The Courier News from Blytheville, Arkansas on November 24, 1952 · Page 10
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The Courier News from Blytheville, Arkansas · Page 10

Blytheville, Arkansas
Issue Date:
Monday, November 24, 1952
Page 10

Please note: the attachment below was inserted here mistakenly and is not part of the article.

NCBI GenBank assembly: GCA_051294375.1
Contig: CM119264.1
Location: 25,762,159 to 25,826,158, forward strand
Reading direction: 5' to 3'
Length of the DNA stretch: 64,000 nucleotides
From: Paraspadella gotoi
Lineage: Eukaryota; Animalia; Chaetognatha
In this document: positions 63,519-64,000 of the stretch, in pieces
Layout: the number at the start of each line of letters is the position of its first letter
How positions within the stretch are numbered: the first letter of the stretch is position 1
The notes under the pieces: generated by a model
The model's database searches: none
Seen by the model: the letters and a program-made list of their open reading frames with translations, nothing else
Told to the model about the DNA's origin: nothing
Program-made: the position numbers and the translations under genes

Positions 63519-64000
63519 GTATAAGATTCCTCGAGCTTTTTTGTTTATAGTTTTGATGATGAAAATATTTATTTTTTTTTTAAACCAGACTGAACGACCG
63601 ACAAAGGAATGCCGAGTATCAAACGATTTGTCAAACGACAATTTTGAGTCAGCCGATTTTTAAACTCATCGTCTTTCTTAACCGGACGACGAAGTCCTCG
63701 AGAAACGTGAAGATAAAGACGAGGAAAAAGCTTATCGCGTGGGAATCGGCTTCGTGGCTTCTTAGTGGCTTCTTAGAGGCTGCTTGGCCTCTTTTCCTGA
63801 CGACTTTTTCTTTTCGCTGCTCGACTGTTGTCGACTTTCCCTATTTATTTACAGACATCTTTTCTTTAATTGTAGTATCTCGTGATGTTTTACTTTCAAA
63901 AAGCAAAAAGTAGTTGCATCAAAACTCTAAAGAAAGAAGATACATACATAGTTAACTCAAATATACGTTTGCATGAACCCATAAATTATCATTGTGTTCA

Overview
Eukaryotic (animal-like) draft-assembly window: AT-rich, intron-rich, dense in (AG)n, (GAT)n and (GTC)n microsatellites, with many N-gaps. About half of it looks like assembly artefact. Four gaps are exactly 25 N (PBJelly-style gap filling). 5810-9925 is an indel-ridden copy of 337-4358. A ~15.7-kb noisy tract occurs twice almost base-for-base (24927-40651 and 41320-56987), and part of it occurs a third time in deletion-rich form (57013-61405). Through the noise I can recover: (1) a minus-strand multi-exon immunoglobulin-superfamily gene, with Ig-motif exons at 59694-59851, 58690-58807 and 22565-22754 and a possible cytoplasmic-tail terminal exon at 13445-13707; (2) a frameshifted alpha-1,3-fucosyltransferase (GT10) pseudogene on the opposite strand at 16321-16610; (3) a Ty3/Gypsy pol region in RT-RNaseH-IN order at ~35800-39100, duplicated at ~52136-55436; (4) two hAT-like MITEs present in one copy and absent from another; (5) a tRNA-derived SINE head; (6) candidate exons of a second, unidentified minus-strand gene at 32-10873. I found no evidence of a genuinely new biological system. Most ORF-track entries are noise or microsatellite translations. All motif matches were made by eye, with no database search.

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FACE TBIf (ARK.)" COURIER HEW! Grid Fans Awaiting Word From Big 10, Orange Bowl • , ' , , *r •» COBMGAN •• - -' NEW YORK (AP) —Only two major bowl spots remained unfilled today and both t*MM« were expected to be tilled before nightfall. : The Big Ten representative for eligible*,, saw its chancesgo *p In gt«, Tenn«ss«« mceb VamJerbilt th* ROM Bowl will be either Wls •eaw*. or Purdue while,Alabama's •epoiMnt in the Or»ng« Bowl pro• fcaMy will b* Navy or Syracuse. All the other* are filled. Southern California clinched the Pacific * Coast ood to the Rose Bowl with a 14-11 victory'over UCLA. Saturday, «UI* Georgia Tech and Mississippi I win meet in the Sugar Bowl and ' T«*s wlH , play Tennessee in the i Cotton Bowl. , . '• f IK*- Ten .Ihletic''directors were i bMatc polled f or. their choke lor the ! We** ' Coast assignment, and al- j though tee voting was In strictest I^secreey, ttw chances were that Wisconsin would, get the assign ' 1. The Badgers have a better *v«raU record than Purdue. } I.Wisconsin has not won th* lea^ gu* championship sine* 1917. v J Whichever team goes, though, '. wilt face an unenviable task be- uus*"S6utberri California^!!! rule , the heavy favorlle as it uould over ; almost an? team In the 'country • wtth on*, or two possible • e*f)tlons''> t ' ' t , t ' , Th* fact that Wisconsin has a i cnaiic* of being left out ib Ihe Badi gers' own faqlt. All they had to do '. Saturday was beat Minnesota, a ; (earn beaten thre* 'times and tied i once. But UM,Badgers were held to • 11-11 tie, while Purdue was eking out a 31-16 victory over slx-Umeb- , heatea Indiana, ,'Tb» Boilermakers, . in fact? wer*;,saved by the clock , f 'running out and a five-yard penalty to Indiana:'«a"to*'Purdue't-yard lint. . 'Both Wisconsin 'and.Wr due obvl- •• ousij'^weie somewhat nervous a 1 : J was Michiga/i, "v/hich v/aa T/hipped , by Ohio Elate,' 21-7.- Had ""the V/ol- veriaes woa u expected, Ui«y J would have had It. Now they're Just . among the also'rans.'- ' • ; | Until yesterday, the Orange Bowl , was silling back Just watching and ! waiting. But .Alabama's beautifully • contrived 27-7 triumph'over'Mary- i l«nd made,the*selectors Jump for 1 the Crimson Tide. Although beaten ; twice, Alabama played .a muider- ( eua.schedule,^ and sUl'l has one ; (an* tS go; this Saturday against • Auburn? ' - '$ ' 5 Navy, beaten only by Maryland . and Noire Dame,' popped Into th« . speculation late last night. The \ Middies f f»ye\ clayed in.only one | bowl Bam* before—In IBM'in the ' Rose Bow),' when they tied Wash• ington, It-H. What set otl.the spec,! ulatloo of Navy makUigilhe (rip i south was an unusual Sunday con- •*erence« among -high academy brass, coach Eddie'Krdelntz and -' Athletic Director Ian Eddy, f '. ~ Th* Middies trounced Columbia, j 1t-<S, Saturday and yind up their f affairs against Army in'Philadet- I phia this'wtek' '•*.' " l f - J\ : '. ( Syracuse,' p'rbb'abljr, Ihe 'class 'of J the East, got beaten by one point •; In ils season opener against Boiling J Air Force Base,'''then r'o*a r e d i through seven opponent*, .winding up wit* a^JS-^j'victory, over Pord' ham Saturday. 1 Along the way,' the Orange took its'only bad plastering —a 4»-T loss to Michigan Stale. Pitt, another team that was rated on tha list of Orange Bowl the smoke of a 11-0 whitewashing at the hands' of Perm State. Otherwise, you can just about write.finis to In* 1952 campaign. There are a few more games on tap the most Important of which is the Cornell-Perm affair Thanksgiving Day. If Penn wins It, as it shct'd, (lie Qnakeri.wiu take the Ivy Lea T gue title. Texas A * U plays Texas;In* same day! while on Saturday, Boston, Colleges goes against Holy Cross,. Georgia Tech tackles' Geor- arid Southern California visit* Notre Dam*. ' Michigan' StaU, th* No. 1 team In the country, cemented Its position by closing the books with a 62-1J thrashing of JUarouette. Tenness**, however, was held to a 1414 fie by Kentucky in a surprise. Duk*. won the Southern Conference title by thrashing North Carolina, 34-0, and Oklahoma captured it» fifth straight Big Seven crown with a 34-13 rout of Nebraska. Seven Clubs Are Tied For Leads in Pro Loops are 7 to S your team is one of leaders today, For with oiily,Unee weeks of,the NFL schedule remaining, four NEW YORK (Jf^-lt you're root- teams, San Francisco, Detroit, ing for one of the -12 National Gieen Bay and Los Angeles, ore Leapt* football teams, the odds tied for the lop position in the Name tlonal Conference., each with six victories and three defeats. And three clubs, Cleveland, New York and Philadelphia, are deadlocked for (he No. 1 spot in the American division, also with 6-3 records. The four-way standoff in the National Conference is certain to lait only a couple of days. Green Bay and Detroit are scheduled to clash on Thursday in the Lions' home den and the winner will sit down for turkey dinner with the undfcputed lead. Kanu-tt'ers The conference top slots really v.111 be up for grios next Sunday, when Ix» Angeles, for the second dtuight week, clashes v/lth San Francisco. Cleveland tansies with lite Washington RedsUins, the Hew York Olnntw travel to Pittsburgh, and the Philadelphia Sagles take on the Chicago Cardinals. The Rams climaxed a remarkable recovery from their early season Impotency yesterday by vanquishing the «ers, tt-», in Los Angeles. At Green Bay, the surprising Packers picked up their tourth straight victory at the expense of the Dallas Texaru, 42-14. t s.The Detroit Lions lost to the Chicago Bear* 24-23 In a Windy City thriller. At Cleveland, the Eagks came from behind with two fourth-quarter scores to upset the Browns, M- 20. The" New" York Qiahts were'held scoreless by Washington for almost three periods but Ilnally overcame a 10-0 Redskin lead to win, H-10. 'iTtie 'Pittsburgh Steelers edged the Chicago Cardinals, IT-H. Osceola Man Wins Contest Three tie* nude things tough for grid picker* la the'weekly Courier N»wi .footiall contest. George Douglass, 315 Washington Ave, CXceola, was the winner. In addition to the ties, he missed Maryland - Alabama.' Kansas- Mis5biivl,.Xepanto - Shawnee and 'This week'* ranted *ill b* J lhe iinsl one o/ Uie year. Benefit Mat Match Tonight ! ] The Kawalskl brothers and Leo Newman square off agilnst Roy and Lester Welch and Eddie Malone tonight for the benefit of Ithe Leader. Dog t School at Rochester, Mich.^ ; { ) / r l '• - ' . The school trains'seeing-eye dogs for the blind and will get 25 percent of wrestling gates all. over the coimtrythis week. • Blythevllle's Lions Club and ithe American Legion are cooperaUng with tile chanty event In Blytlie- vllle. The match begins at «:15 with three preliminaries. i Major Undefeated Teams: Three ' NEW YORK t/P) — Three of 'the nation's top* ranked football powei'i -*• iMlohigan 'State, jOeorgia Tech and -Southern v California — are among the 19 unbeaten, untied college .tennis. ^ x Michigan state ,No ! nationally, finished its season Saturday with a J2-13 drubbing of, Marquette Cor victory No. B Second-ranked Georgia Tech downed Florida Stale 30-0 for No 10 and can go to the head of the class by beating Georgia Saturday. Armorel is After Third Victory Armorel's Tigers will be gunning for their third consecutive Uctory tomorrow night when they take on Manila at Armorel: The Tigers defeated Reiser, 6532, at Armorel F*riday night with R Bradshaw pouring in 41 points Dlxon led Keiser with nine. Kel«r's girls gave evidence of We'lhGive em Fight, Hjll Says LOfl ANQKLIS (f^Onc* more • It's going to be Southern California i in the Rose Bowl. And hope' sprlng- , ing eternal, a lot of folks out here • think this Is the West's year. < i You may recall that In six starts i against the Big Teri since the war, • the Coast has yet to win. Locally, „ the matter ia recalled as seldom A as .possible. The Trojans. No. 4 team in the nation in last weeks' AP poll i knocked off No. J UCLA, H-12, f before 96.8S9 in Memorial Coliseum Saturday,to win the Pacific Coast • Conference title and , their lltli trip to Pasadena on New Year's Day TV's game ,?t Jhe week Kent to millions more over tha'countiy, but not too satisfactorily. Trouble on the line between the Coliseum and the iclay center to the network was blamed by NBC for a picture which was frequently faulty and at • times was lost altogether. For come of those who didn't get too good a look, the Trojans will be on personal South Bend this Saturday. Tehre they meet Notre Dame in the traditional seajon-capper, seeking their tenth straight and the school's first perfect record 1 since J 1932. Sometime today, SC's oppositiin in the Rose Bowl will be'named— a choice' oetween Wisconsin and < Purdue. ' SC's Coach Jess Hill said it did not make any difference to him whether Wisconsin or Piirdue was picked — "it's the Coast's turn to win and we'll give 'em the battle toofnoo* •OTTUDMIONB mtowsroNf INC, iooisviue, KY, of their lives." A Special Message To Men Who Use Injector Blades If you share with injector blades, here's news you can't afford to miss! You can now buy 21 of the finest injector blades for the exceptionally low price of B»c. childs' Injector Blades are made of the highest Duality iiirgical steel. They are honed In oil to a fine cutting edge »nd triple-tested for longer-lasting qualities. Sold by the same company that sells the famous double edge and single edge Childs' Blades these new Childs' Injector Blades give you value-plus in smoother shaves—more shaves per blade— !°*f «»» Like all Chllds- BImdn, Childs' Injector Blades are sold to you with this guarantee: 'Full satisfaction or your money-back. So be thrifty, men—save' white you shave with blades guaranteed to please JOH. And, remember— tl Childs' Injector Blades cost you only 5»c Try them. The smoothest shave depends ? n J^ Jbl " tle * n<i tne bllic <e to use K Childs! Buy a package of Childs' Injector Blades today! Leaves your fact as smooth as • cbjld's. Adv't BLYTHEVILLE LEGION ARENA mAm~ rj—f ">A ' *>.i» 1 ^^ ^™ ' ™ " ^ ^s»J :15 p.m. .£' **' , th ', KT ° 8S r «*'Pt« frO" this ?"M go io Leaders Dog School f.r (logs for th* blind. Eddi« Molone, Roy & Lester Welch ' f "; >s ." - v '.vs. . Kawoiski Bros. & L«o Newman Agulrs oOe—Chil.r.n 15c Als« 3 1-Fcll Matches M Mia. Tia« Limit K. Kawalski vs. U W«kh I. Kowalski r». R. W»kh Newman yt. Ma (on* , KOT. «, 1952, A Comes the Time When You Must Toke o Look at Those Cage Rules High school basketball fans who think they are just beginning to recognize their favorite sport once again are in for another jolt this 'year. While we were sweltering under the hot rays of the sun last summer the red pencil brigade of the National Federation of High Schools had more important things to do and it did it. Th* ' NFHS Basketball Rules Committee, which In recent years apparently has enjoyed keeping cage .fans well confused with a yearly overhaul of the game's code of rules, really did it up brown this year, particularly girl's basketball. So let this be a warning to the home town rooters, when you so out to see. your first game, go'ex- pecting to see anything because that's Just about what you'll see. While the rules makers were » bit heavy lii changing' up girls' rules, they didn't make too mony alterations in the boys' game but the ones they r)!d make are major ones. So to the best of our ability we will attempt here to explain them. Most of the changes in both boys and girls rules have to dp with fouling and shooting of foul shots. This phase of the game has been >tmost completely overhauled by :hree major ctumges. Th* On* an* On« Rol* The first and most important of these is the addition • of what, is known as . a ."one-and-one" free shot rule. The rule' iteelf sounds a bit complicated but breaking it down it's really very simple. Th* one-and-one rule works like this: * * In the first 29 minutes of boys' games and the' first 25 minutes of (iris' games on all one-shot touts, the player fouled gets * second 'ree throw if he or she misses'the [irst. In other words say a player s charged at mid-court whU« not n the act of shooting. The fotil entitles that player to me free Uirow. If that free tliro'*' Is made the game proceeds as It always did but if the shooter misses the free throw he or she is automatically awarded a second -Tie. The object of the rule Is to penalize the fouling team one point and thereby make teams more foul conwloui As we said before the rule sounds complicated but it's really simple. The things to remember are thit t is In effect only on one-shot ouls committed before the last hree minutes of the game and hat the primary object of the rule to penalize the fouling team one nother strong team when they ook the measure of Armorel's girls. &»-!«. Creecy and Johnson'each had 16 points for Reiser and Hudson hit tor 14 to lead Armorel's girls Armorel's boys hold a previous 45-341 victory over Holland. point. Jtesi Tw, If th* second of premium free shot Is also mlsied the shooting player doe* not let a third. The game Just, proceeds as it does after a two-shot foul! The other two changes In the fouling and free shot. rules are: (1) in either boys or girls games, no fre* throw, may be waived and (2). also In both boys and.girjs games any foul, regardless of where it happened or to. whom it happened, during the last three minutes of the final quarter or in any extra period, Is a two shot foul. This is designed to rid the game of rough stuff that is generally found in the-closing minutes of practically every close ball game. There are two other changes jn boys'rules that we think should be brought to the fans' attention. They are minor ones but may cause some confusion in the early season. They are: (1) the spaces along the free throw lane marked "H" for home team and "V" for visit- Ing team must be filled on all one-shot (or one-and-one) tree throws resulting from personal fouls with th« exception of a double foul. , This means that if * team doesn't want to. it doesn't have to put the required.three men on the line but the "H" and "V" spaces have to: be filled. On 'technical foul shots the ball is, dead after the shot' regardless 'of how many so the rule Is riot In effect. And: (2) Last year's rule which prohibited a player fiom touching his team's basket while the ball is on or above thf ring, his been deleted However, it Is still a violation for a defensive player to touch the o Ifenslve teams' goal while the ball Is on or above the ring. Both of these rules changes are in effect In girls basketball, too Girls Chances Girls basketball this year win be played almost exactly like boys Girls will still play half court and use six a team but under the 1952-53 code (a) all jump balls are one of the three circles Instead of on at the spot (b) after a successful free throw, the ball b put Into play under the basket as to boys. Aftera successful field goal the ball Is put into play on a center throw-In Just as it was last year. Another * major change in ^ girls' rules Is^ta timlng.^Glrls wilUplay seven minute quarters this year instead of six. The rest of the game, what little there Is left, remains as was. South and West Lead Way with Alt^Americans *r HAKKV NEA' Sport. Editor NEW YORK —Since this department inaugurated the two-platoon AJ]-Ameriea football team three years ago, it has been said that the supply of player* greatly exceeded thf demand even with the positions doubled to 22. If the (electors were naming 222, there wouldn't be enough places to satisfy everybody. The unit plan has swelled the number of college football plajers to more than 20000. What we really should' do is name kick-off and punting platoons and their receiving" 'counterparts. extra-point men and what-not, the way a lot of coaches employ them. That would make so many more young men, happy. Not a few ask what an All-America .proves, but this is for sure- nobody ever will succeed m making It' unpopular with the Jans. And it is amazing how the electorate agrees on the first team men, so here's ihe 1S52 NEA All-America, picked by the country's coaches and sports writers: OFFENSE Ends—Steve Men/infer, Kentucky, 112; and Bernie Flowers, Purdue, IK. ^ TacUe*_H*l Miller. Gesr*is T»ch, 225; and Ollie Spencer, Kansas, Guards—John Mlchds, Tennessee, 1»; and Elmer Willhoite, Southern California, 115. Center — Tom Cailin, Oklahoma, 1M. Quarterback — Jack, Maryland, IKS. _ Halfbacks—Paul Cameron, TJCIA, 195; and Billy Vessels, Oklahoma, 185. Fullback—Johnny Olscewsfcl, California, 2CO. DEFENSE Ends — Frank MePhee, Princeton, M8; and Tom Scott, Virginia, 810. Tackles — Dick Modxelewski, Maryland, 235; sad DOB Moonuw, VCIA, 2*5. Guards—Barley Sewcll, Texas, *W; and Steve Elsenhaner, Navy 20*. Linebackers — Dick Tambirc, Michigan State, ttt; and George Morris, GeorgU Tech, »«. Halfbacks — Jim Sors, Southern California, 165; and Johnny Lattner, Notre Dame, in. Safety — Lowell Perry, Michigan, The South, because of front- running Maryland and Georgia Tech, shows the way with seven men-" The Midwest and Pacific coast land five each,:the Southwest three, .the East two. No fewer than 13 schools a re'rep- resented, with two spots each go- Ing to Georgia Tech, Maryland, Oklahoma, Southern California and tJCLA, so strength runs to strength. The others are California, Kansas, Kentucky, Michigan, Michigan Slate, Navy, Notre Dame, Princeton, Purdue, Tennessee, Texas and Virginia, Athletes must be picked on performance a« well 'as ability. That's why a boy like Harry Agganis of Boston University, though he may very, well be the slickest quarterback In the land in the eyes of the professionals,-has not had the opportunity to prove It with a weak supporting cast.:Stalwarts like Don McAulIffe, the hardest runner on the mighty Michigan State Squad, were aided and abetted by magnificent outfits and numbers. In this day of specialists, it is interesting to note that 10 of the 22 first-string men are two-way performers—Catlin, WUlholte, Mei- hnger, McPhee/Scott, Sears, Lattner, Perry and, at times. Vessels and Tamburo. Meilinger and Cameron are the only juniors on the first offensive team, Lattrier on the defensive side. Meiilnger switched from end to split-T quarterback, and is regarded is the most formidable ill-round player in college. The tonenng Kentucklari deserves special attention for being:picked ahead of such tremendous ends as Texas' Tom Stolhandske, UCLA's Ernie Stocfc- ert, Pennsylvania's Bd Bell, Notr* Dame's Bob O'Neill, not to mention Paul Dekker of Michigan state »ud seme more. < UCLA would have little more than I an extraordinary defens* without ! Cameron. ! Some , may take issue with Oil- ! zewskl because of California'saij slump, but the Long Besch, Calif.' 1 ?* Pole ii just as good a fullback u he was before, possibly ,th« most devastating blocking back in the sport. MooniAw ordinarily : is'a linebacker, but the NBA i operatives elected him by u wid* a margin as our linebackers, Tamburo and Morrli, so we've placed the UCLA giant at defensive tackle, where h*. wouldn't exactly crimp any array's style Injuries that spelled time out contributed as much as anything etee to the fact that such merited combatants as Joe Schmidt, potent Pittsburgh linebacker, and Al Brosky, Illinois safety man, missed first team plaques. . You don't realize just how many good football players there are In the United Slate untJl you start picking an All-America. But careful screening has given NEA one;A11-America that can eat up a lot of real estate and'another thoroughly capable of hanging on to it SECOND TEAMS OFFENSE IE—Tom S tolhandske, Texas LT—Ray Hoiunra, Northwesi'n LG—Marv Matasxak, Tnlsa CPele Brown, Georgia T«h RG—Chet MlUett, Holy Cress RT—Jack Little, Texas A. * M. »E—Ernie Stockert, tICLA Q—Don Hetnrich, Washington I-H-Gene FlllpsW, Villaavn KH—I-con Hardeman, Ga. T«h F—Don McAollfTe, Mich. State DEFENSE IE— Ed Bell, Pennsylvania LT—J. D. Kinunel, Houston LG—Bill Athey, Baylor RG—Bob Kennedy, Wisconsin KT—Charlie LaPndd, Florida HE—Bob O'Neill, Noire Dame _LB—Joe Schmidt, MHslmrffh LB^K«E»r ZatUofT, Michigan H—Gil Reich. Kansas H.—Veryl Switzer, Kins. StaU S—Al Brosky, Illinois HONORABLE MENTION BlarV"l VOSS i Wisconsin; John Alderton, Maryland; Georg» Black, Washington; Paul Dekker, Michigan State; 'Jim Mask '* ' °*°'* la; ^^ ArneUe> Pem State; "»" T ter v Soutnem Methodist; Doug Atkins, Tennes- MM ™ » ?'*r l5ka : B 0 " Van Doren, Southern Cahfomia; Ed Meadows, Duke, Bob Fleck. Syracuse; Don Branby, Colorado ar*l A^I^™ 1S ?? ni UCLA: Nofm Mano °8 tan . Stanford; Jim Don- areki, Arizona; Ed Oossage, Georgia Tech; Lerny I.unn, Army "• ' re Dame ' N "* Ch "* U1 °' Mlaml ' B '" ^..tK," Rhoden ' RIce : T °m Cosgrote, Maryland; Lou Welsh. Southern California; Art Hunter, Notre Dame «c^n, Quarterbacks- Eddie Crowder, Oklahoma; Dale Samuels Purdue- n: Ted Marchlbrotl1 - Detoo HaJf>ack»f Paul Giel, Minnesota; Charley Hoag, Kansas- toe of p'acfflf S ££'£°*, HeynoWs ' Nebraska, Tom McCormlck, coU toe of Pacific, Bob Marlow, Alabama; Pat Abmni, Rhode Island- Larry Origg, Oklahoma; Fred Bruney, Ohio state «'sna, *^/^ llb "^r BuCit Mcphai] ' Oklahoma; Alan'Ameche, Wisconsin-' I Andy Kozar, Tennessee; Homer Smith.- Princeton; Howard Waugh, Tuh .TS GETTING TERRIFIc'CURTAIN CALLS ! EVERY DAT th. diMrin«'s getting louckr ... for the mod booutXul CHRYSLER »v*>r rf««ign««i ... for th* b«st- p«rf«rming, Mfotr c«r y«v •v«r drov*. Com* l««m the rnony r«oton« why! 1 Com* SM the most beautiful Chrysler ever designed) Stunning new Highway Fashion... bumper to bumper . . . inside and out. Radiant new front-end beauty. - New lowier profile. 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